Nicola Yoon does a brilliant job of using her platform to add to the pool of diverse books. As a white, privileged woman, I appreciate any opportunity to grow as a person by learning about other cultures and situation I myself will never experience and to that I am truly grateful for Nicola Yoon and her work.

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Posted in contemporary, review, romance, young adult

Everything Everything – Nicola Yoon

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Blurb: “My disease is as rare as it is famous. Basically, I’m allergic to the world. I don’t leave my house, have not left my house in seventeen years. The only people I ever see are my mom and my nurse, Carla. But then one day, a moving truck arrives next door. I look out my window and see him. He’s tall, lean and wearing all black- black t-shirt, black jeans, black sneakers, and a black knit cap that covers his hair completely. He catches me looking at stares at me. I stare right back. His name is Olly. Maybe we can’t predict the future, but we can predict some things. For example, I am certainly going to fall in love with Olly. It’s almost certainly going to be a disaster.”

*I was sent this book by the publisher but this in no way affects my review*

I first heard about Everything Everything from a video by the wonderful booktuber padfootandprongs07. She’s rarely wrong about books so when penguinrandomhouse sent me a copy I was over the moon! I used to read YA contemporaries more often than I drew breaths but as I grew older, I found myself exploring other areas of the Young Adult world. However, recently the YA contemporaries released so far this year have been so damn good, how could I possibly resist? Especially when the protagonist loves reading? (SCORE!)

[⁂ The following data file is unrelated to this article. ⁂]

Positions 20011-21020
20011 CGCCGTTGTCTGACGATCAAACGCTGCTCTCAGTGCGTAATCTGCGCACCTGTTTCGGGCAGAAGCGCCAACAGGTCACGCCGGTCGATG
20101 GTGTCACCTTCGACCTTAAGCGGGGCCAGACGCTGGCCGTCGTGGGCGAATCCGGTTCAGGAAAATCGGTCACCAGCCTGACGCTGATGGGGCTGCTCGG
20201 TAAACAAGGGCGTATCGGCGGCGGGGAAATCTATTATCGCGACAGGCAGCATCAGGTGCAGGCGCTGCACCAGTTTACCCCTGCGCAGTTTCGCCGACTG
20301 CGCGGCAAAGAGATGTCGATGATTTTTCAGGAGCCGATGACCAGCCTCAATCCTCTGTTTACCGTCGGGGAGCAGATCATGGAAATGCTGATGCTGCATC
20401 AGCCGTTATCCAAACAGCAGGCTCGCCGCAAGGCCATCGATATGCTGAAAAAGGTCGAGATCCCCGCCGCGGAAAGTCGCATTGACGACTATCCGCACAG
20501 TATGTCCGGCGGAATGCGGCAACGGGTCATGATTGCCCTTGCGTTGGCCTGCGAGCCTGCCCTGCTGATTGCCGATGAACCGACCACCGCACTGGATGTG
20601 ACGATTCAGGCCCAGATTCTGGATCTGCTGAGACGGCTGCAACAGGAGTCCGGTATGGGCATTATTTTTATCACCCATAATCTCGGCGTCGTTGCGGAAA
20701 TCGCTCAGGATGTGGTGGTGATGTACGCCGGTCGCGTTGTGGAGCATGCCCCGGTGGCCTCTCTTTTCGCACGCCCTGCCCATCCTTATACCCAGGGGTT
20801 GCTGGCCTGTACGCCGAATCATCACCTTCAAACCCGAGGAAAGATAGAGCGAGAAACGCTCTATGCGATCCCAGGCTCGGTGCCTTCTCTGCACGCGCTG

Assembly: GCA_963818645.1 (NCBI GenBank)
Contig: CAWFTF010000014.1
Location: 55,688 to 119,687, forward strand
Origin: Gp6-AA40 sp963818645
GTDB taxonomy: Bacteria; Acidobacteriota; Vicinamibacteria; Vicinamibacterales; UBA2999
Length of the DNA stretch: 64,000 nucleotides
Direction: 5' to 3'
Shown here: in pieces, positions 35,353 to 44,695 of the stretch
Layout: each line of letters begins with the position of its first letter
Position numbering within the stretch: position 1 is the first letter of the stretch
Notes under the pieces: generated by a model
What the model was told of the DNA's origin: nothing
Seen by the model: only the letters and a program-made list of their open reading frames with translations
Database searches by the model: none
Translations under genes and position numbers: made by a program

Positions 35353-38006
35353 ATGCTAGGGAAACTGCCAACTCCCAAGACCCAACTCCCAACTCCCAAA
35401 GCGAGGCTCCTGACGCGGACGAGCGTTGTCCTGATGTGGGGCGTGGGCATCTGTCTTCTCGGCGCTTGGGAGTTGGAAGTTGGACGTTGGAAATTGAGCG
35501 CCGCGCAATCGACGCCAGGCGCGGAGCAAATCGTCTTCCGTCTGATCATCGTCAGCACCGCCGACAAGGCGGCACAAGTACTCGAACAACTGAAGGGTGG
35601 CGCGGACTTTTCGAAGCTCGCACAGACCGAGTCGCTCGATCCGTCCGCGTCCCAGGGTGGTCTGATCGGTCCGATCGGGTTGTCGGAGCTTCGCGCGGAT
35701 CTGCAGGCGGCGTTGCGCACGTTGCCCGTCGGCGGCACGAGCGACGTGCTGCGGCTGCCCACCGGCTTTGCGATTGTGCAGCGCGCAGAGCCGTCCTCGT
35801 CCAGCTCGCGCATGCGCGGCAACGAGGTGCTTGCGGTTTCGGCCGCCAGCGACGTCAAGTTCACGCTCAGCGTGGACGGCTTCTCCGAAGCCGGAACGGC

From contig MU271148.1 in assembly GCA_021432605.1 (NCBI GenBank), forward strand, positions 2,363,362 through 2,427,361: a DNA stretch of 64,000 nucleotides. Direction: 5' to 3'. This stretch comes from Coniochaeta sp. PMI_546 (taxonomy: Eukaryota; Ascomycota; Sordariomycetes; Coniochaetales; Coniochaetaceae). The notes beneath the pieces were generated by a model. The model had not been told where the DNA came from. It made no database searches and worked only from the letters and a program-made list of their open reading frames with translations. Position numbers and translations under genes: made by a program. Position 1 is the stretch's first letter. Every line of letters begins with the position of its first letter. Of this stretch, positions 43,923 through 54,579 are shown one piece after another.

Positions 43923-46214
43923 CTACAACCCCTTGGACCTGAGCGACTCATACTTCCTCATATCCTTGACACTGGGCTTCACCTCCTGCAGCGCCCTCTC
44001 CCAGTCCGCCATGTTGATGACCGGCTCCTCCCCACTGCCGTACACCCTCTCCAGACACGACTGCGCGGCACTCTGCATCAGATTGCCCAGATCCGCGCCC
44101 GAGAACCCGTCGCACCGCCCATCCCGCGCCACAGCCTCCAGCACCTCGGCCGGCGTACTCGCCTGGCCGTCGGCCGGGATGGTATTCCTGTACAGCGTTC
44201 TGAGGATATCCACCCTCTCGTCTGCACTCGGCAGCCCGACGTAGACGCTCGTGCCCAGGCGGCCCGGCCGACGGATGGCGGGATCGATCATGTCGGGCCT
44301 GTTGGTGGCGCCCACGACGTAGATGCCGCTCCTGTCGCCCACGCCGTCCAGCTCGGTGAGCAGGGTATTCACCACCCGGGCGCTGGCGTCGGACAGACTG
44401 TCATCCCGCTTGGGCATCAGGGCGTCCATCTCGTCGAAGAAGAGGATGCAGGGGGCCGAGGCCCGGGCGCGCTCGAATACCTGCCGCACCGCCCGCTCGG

The initial plot idea is something I haven’t read before and that makes it really refreshing to read. Also, it’s what drew me into wanting to read the book. Everything Everything tells the story of Maddie: a seventeen year old with a rare illness which means if she leaves the house she could die. The narrative is from Maddie’s point of view and for the first part  of the book, it was a bit weak. I didn’t feel like Maddie was fleshed out enough. This picked up thought when Olly became a more prominent character.

The romance is just what you’d expect: it’s heart-warming, wonderful and left me “awwing” my way through the pages. It shows the positive side of social media building friendships as Instant Messaging becomes one of the only ways Maddie and Olly can communicate. It was lovely watching how comfortable they became with each other.

The writing was elegant, consistent and beautiful. There are so many lines of this book I want to paint on my walls, but if I did that, it would probably be most of the book.

This book is released August/September this year so KEEP AN EYE OUT!

In the meantime, I’ll leave you with my favourite quote from the book:

“One thing I’m certain of: Wanting just leads to more wanting. There’s no end to desire.”